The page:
There are two main types of eye drops: prescription and over-the-counter. Both versions will expire at some point, and their expiration dates are usually set at least in part according to how long the chemical suspension is expected to be effective. Manufacturers typically print an expiration date on the labeling or packaging of the bottles that can be a year or more in the future, but in most cases the shelf life is about four weeks from the moment they are opened. Oxygen exposure can cause the drops to become unstable, and over time can lead to evaporation. The liquid may look about the same a few months in, but may actually contain different proportions of active and inactive ingredients than intended.

This risk is particularly serious for prescription products that are formulated to treat conditions like glaucoma, chronic dry eyes, or allergies. Using old eye drops might not treat these conditions at all, or might treat them only partially. Partial treatment can make ailments last longer and sometimes actually get worse over time.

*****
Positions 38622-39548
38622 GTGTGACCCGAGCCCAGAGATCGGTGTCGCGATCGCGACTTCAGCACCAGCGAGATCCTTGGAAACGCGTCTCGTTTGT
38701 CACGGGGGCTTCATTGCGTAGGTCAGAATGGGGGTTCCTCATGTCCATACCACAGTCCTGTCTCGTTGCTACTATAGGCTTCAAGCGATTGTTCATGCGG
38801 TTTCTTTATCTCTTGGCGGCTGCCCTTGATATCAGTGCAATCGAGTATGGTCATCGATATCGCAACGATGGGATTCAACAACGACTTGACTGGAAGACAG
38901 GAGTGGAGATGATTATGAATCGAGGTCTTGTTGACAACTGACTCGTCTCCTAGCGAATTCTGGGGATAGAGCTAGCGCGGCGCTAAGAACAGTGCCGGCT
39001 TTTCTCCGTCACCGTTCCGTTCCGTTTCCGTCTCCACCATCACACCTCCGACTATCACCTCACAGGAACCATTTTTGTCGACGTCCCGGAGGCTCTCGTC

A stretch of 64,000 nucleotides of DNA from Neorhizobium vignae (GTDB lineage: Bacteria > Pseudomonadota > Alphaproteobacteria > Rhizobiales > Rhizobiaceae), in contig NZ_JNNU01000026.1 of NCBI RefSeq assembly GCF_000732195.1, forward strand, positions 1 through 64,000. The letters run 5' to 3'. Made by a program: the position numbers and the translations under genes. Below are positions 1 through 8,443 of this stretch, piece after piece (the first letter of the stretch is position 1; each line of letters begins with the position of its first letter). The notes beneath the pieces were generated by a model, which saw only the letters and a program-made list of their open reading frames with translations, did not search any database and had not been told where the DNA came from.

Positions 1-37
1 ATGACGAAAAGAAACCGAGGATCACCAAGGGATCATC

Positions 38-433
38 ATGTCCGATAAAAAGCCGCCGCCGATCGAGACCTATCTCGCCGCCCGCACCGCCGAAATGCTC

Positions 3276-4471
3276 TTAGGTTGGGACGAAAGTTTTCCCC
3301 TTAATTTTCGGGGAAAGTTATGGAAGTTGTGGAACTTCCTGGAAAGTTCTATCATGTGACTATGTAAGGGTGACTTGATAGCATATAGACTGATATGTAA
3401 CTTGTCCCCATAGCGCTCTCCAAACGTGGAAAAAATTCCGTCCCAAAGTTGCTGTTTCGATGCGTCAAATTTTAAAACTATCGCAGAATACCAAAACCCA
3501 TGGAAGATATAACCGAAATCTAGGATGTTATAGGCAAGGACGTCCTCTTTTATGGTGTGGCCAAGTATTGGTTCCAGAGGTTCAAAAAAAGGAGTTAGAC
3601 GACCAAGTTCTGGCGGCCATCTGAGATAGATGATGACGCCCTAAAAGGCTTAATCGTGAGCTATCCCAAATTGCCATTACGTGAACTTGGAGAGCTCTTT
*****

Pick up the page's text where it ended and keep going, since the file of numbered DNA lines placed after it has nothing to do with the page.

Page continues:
Eye Irritation

Irritation and inflammation can also happen with drops that are unstable or weakened. This is most common with prescription drops, but is also possible with even basic saline solutions depending on how long they have been expired. Once the composition of the medication changes, it is no longer ideal for the surface of the eyeball. Higher levels of chemicals, salts, or other additives can cause redness and swelling.

Bacterial Infection

The eyes are some of the moistest parts of the outside of the body, and as such they can be a breeding ground for bacteria. Patients are usually instructed slowly squirt the drops onto the eyeball, usually just beneath the lid. The dropper is never meant to touch the surface of the eye or its fluids, but contact is nonetheless made in many cases. It can be very difficult to squeeze droplets into one’s own eye without accidentally touching the dropper to the surrounding fluid.